13th April 2018, Volume 131 Number 1473

Stefanie Vandevijvere, Charlotte Aitken, Boyd Swinburn

Results from the recent New Zealand Health Survey revealed that one in three New Zealand children are either overweight or obese,1 and one of the factors known to influence the…

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Summary

Posts on Facebook pages of 45 popular packaged food, beverage and fast food company brands over two months and YouTube channels of 15 popular brands over two years were analysed for nutritional quality and use of activities, promotional strategies (eg, cartoons) and premium offers (eg, competitions). Social media is an important medium for food marketers in New Zealand and promotional strategies and premium offers are frequently used.

Abstract

Aim

To analyse extent, nature and potential impact of marketing by food and beverage brands popular in New Zealand on Facebook and YouTube.

Method

Popular food and beverage brands in New Zealand were selected from Socialbakers. Posts on Facebook pages of 45 packaged food, beverage and fast food companies over two months and YouTube channels of 15 companies over two years were analysed for nutritional quality and use of activities, promotional strategies (eg, cartoons) and premium offers (eg, competitions).

Results

The 45 brands selected made 762 Facebook posts during October–November 2016. About 28% of posts were videos and 2/3 (63%) contained at least one occasional (ie, unhealthy) food. Promotional strategies were used in 41% of posts, with a famous sportsperson/team being the most frequently used. Premium offers were used in 34% of posts, with competitions being the most frequently used. It was estimated some posts could potentially reach 10% of New Zealand adolescents. The 15 food brands selected posted about 300 videos on their YouTube channels during 2015–2016. About 84% of videos contained food marketing and 77% of products marketed were occasional. Promotional strategies and premium offers were used in 61% and 24% of videos respectively, and the most common marketing techniques were the same as on Facebook.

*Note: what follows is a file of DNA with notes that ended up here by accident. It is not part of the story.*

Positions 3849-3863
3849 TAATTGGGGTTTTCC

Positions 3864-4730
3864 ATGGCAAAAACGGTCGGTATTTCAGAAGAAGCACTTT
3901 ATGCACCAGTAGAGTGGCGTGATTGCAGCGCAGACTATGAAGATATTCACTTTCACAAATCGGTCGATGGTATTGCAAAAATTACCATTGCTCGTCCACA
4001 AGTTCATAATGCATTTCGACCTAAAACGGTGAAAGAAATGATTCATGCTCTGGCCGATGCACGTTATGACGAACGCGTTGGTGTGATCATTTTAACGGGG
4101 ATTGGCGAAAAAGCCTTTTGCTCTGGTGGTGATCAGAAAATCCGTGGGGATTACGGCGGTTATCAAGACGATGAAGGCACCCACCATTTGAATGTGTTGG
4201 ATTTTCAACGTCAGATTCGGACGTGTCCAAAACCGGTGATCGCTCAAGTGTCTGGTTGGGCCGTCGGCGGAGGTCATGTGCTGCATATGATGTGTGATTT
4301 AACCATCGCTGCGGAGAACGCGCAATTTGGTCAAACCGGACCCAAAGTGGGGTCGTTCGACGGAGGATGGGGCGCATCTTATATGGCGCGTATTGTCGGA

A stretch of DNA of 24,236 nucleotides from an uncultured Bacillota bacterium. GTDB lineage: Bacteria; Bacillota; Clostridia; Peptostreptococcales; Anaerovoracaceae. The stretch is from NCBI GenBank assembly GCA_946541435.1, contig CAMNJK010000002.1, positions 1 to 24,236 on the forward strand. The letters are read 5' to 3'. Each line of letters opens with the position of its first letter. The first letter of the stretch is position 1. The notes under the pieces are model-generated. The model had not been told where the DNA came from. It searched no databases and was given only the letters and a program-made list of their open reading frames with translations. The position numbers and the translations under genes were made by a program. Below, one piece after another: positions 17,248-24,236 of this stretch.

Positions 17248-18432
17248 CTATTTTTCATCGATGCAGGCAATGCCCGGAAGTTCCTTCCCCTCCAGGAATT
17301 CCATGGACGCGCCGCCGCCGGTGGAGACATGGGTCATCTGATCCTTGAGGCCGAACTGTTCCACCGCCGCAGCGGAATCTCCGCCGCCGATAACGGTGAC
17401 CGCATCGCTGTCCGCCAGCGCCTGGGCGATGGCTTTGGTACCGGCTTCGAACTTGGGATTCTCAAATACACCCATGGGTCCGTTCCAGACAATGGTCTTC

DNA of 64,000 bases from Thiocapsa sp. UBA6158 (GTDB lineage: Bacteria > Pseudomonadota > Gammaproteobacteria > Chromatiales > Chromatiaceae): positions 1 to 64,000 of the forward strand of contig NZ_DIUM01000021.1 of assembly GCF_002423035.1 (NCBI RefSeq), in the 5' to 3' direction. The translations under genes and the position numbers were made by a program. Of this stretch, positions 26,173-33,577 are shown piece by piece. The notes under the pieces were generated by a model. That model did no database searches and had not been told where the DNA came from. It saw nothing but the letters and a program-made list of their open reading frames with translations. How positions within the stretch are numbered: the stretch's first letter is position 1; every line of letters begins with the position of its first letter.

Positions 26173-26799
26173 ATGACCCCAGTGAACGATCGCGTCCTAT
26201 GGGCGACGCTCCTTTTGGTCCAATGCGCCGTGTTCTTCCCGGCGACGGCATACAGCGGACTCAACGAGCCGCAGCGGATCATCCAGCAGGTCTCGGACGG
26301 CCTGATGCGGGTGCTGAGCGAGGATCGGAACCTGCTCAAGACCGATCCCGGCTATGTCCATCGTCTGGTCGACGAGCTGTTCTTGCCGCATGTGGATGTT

Conclusion

Social media is an important medium for food marketers in New Zealand and promotional strategies and premium offers are frequently used. Methodology needs to be developed to monitor actual exposure to such advertisements.

Author Information

Stefanie Vandevijvere, Senior Research Fellow, School of Population Health, The University of Auckland, Auckland; Charlotte Aitken, Summer Student, School of Population Health, The University of Auckland, Auckland; Boyd Swinburn, Professor, School of Population Health, The University of Auckland, Auckland.

Correspondence

Stefanie Vandevijvere, Senior Research Fellow, School of Population Health, The University of Auckland, Auckland.

Correspondence Email

s.vandevijvere@auckland.ac.nz

Competing Interests

All authors report grants from Health Research Council of New Zealand during the conduct of the study.

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